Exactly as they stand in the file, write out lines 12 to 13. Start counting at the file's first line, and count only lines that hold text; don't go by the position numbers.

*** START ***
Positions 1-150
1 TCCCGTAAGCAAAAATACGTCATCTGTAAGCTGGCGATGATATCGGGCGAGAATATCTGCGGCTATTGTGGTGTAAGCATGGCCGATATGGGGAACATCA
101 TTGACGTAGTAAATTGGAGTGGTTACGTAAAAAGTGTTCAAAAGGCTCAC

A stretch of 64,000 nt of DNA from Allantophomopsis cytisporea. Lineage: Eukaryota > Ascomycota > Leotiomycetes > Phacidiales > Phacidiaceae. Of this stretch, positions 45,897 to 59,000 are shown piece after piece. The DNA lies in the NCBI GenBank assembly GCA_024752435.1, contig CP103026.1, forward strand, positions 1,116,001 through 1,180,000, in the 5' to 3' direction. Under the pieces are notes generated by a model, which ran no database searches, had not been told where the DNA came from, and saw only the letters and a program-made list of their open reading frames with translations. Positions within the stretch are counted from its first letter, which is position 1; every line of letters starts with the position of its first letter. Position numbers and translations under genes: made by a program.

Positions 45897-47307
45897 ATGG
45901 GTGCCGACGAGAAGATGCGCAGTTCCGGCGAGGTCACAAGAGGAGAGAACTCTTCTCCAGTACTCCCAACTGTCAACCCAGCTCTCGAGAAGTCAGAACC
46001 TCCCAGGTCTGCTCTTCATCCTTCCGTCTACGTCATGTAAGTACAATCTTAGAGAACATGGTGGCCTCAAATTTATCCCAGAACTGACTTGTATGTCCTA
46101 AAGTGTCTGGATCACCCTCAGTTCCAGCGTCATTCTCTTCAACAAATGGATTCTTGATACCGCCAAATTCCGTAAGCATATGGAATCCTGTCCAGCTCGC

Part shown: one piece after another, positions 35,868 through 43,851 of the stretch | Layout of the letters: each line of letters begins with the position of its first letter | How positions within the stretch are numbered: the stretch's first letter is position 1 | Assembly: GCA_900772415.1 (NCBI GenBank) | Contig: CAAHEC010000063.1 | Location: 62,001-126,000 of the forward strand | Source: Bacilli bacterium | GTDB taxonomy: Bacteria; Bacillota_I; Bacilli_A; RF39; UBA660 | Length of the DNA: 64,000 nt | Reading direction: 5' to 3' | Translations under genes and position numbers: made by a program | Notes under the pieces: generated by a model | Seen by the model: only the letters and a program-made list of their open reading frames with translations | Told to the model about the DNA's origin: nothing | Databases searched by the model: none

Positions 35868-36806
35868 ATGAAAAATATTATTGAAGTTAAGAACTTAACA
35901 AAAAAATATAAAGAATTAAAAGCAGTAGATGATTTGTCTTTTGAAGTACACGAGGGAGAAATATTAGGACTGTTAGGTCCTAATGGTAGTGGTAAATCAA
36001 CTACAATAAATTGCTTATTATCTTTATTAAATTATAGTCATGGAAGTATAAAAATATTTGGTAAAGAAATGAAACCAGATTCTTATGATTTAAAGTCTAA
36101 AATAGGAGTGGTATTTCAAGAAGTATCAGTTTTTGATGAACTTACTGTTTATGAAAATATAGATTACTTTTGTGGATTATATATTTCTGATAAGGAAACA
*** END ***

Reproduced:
35868 ATGAAAAATATTATTGAAGTTAAGAACTTAACA
35901 AAAAAATATAAAGAATTAAAAGCAGTAGATGATTTGTCTTTTGAAGTACACGAGGGAGAAATATTAGGACTGTTAGGTCCTAATGGTAGTGGTAAATCAA